The pandemic has demonstrated how quickly people can change their ways and adapt to new circumstances when they have to.
Another example is how quickly homeowners have adjusted to new restrictions on what can be recycled curbside. The rules were always in place, while earnest environmentalists and town staff labored unsuccessfully for years to convince homeowners to voluntarily comply.
The underlying message of all those calls for voluntary compliance was, alas, that compliance is voluntary, and therefore unimportant and unnecessary. That's the message people picked up on.
Only when collection crews began leaving contaminated bins of recyclables uncollected at the curb did homeowners wake up. They experienced what I would call "catharsis interruptis." Most bins went uncollected the first week, due to contamination with plastic bags, motor oil containers, etc. On the second collection, maybe a third of the bins remained unemptied.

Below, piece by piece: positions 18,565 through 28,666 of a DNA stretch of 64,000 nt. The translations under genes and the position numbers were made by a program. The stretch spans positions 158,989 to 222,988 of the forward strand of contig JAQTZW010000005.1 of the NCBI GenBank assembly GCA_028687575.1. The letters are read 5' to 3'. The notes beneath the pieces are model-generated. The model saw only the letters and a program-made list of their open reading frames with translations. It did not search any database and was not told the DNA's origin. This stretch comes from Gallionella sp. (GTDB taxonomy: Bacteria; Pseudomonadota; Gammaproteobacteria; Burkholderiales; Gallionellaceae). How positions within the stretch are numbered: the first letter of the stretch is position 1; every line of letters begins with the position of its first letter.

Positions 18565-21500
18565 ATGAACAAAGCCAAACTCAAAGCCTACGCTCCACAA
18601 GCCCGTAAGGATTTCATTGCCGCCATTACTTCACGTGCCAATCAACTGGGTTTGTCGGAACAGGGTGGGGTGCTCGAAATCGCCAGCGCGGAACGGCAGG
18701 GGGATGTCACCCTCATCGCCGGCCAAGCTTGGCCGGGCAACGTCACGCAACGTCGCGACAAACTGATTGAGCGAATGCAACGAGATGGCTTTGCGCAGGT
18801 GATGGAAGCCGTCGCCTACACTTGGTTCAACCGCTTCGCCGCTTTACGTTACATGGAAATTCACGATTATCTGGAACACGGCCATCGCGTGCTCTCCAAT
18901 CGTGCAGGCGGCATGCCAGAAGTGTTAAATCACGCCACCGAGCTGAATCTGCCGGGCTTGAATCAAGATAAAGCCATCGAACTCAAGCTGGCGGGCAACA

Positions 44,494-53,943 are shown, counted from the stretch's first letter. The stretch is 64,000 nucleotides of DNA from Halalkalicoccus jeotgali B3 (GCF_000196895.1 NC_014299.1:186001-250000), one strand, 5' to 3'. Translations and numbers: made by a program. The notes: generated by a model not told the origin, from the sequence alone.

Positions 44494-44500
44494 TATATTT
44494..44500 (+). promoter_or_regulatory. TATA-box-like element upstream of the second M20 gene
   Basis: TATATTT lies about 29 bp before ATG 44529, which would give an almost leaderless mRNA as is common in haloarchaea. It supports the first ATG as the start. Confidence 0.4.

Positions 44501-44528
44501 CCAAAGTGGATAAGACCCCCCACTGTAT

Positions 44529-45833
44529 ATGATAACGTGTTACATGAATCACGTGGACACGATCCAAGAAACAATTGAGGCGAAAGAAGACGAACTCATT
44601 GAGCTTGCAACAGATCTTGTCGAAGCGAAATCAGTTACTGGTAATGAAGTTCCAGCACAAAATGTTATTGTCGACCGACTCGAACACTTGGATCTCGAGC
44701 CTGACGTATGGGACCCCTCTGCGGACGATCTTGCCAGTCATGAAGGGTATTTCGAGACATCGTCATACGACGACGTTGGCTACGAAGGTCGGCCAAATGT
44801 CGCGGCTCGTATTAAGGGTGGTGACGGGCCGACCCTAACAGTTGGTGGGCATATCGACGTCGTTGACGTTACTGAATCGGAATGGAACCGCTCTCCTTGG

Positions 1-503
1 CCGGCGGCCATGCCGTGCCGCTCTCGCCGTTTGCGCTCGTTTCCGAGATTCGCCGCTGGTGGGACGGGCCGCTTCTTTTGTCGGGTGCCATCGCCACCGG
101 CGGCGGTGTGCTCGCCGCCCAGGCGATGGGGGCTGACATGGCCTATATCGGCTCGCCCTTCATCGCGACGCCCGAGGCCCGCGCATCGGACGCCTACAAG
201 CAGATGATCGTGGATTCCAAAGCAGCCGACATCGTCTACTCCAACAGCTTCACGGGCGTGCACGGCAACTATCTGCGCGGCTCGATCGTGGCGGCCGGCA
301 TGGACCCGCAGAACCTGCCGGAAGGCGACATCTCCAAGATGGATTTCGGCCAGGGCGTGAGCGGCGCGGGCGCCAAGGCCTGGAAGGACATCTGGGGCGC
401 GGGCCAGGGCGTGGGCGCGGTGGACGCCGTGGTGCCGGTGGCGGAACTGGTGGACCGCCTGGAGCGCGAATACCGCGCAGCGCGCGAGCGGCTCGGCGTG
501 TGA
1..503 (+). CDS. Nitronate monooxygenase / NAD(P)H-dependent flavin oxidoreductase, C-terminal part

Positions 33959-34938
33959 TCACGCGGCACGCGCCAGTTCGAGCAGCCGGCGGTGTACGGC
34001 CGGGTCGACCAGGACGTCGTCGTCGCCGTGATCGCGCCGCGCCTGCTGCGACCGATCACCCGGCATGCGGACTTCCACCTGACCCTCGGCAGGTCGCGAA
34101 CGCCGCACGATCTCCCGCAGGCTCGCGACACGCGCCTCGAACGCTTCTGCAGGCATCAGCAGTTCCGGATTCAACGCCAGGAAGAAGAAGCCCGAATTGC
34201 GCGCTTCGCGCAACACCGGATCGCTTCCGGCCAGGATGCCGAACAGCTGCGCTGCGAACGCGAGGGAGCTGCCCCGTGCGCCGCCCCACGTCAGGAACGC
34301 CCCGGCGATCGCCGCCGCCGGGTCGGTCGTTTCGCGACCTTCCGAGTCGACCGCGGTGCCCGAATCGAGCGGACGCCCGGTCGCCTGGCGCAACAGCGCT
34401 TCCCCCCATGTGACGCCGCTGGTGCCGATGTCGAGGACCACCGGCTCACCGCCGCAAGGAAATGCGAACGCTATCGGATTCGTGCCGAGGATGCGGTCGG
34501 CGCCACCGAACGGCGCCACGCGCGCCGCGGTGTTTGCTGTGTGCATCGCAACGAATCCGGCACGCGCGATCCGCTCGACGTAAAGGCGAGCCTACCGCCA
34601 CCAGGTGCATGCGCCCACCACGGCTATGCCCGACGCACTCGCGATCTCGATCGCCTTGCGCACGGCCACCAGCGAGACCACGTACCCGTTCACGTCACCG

By the third pickup, nearly all homeowners had gotten the message and adjusted their recycling habits to fit requirements, except for a stray pizza box (the greasy cardboard isn't recyclable) and some unflattened boxes.
In other words, necessity achieved in a month what education initiatives failed to achieve in twenty years. People may seem stuck in their ways, but that's deceptive. Impose necessity and we suddenly become very adaptable and quick to change.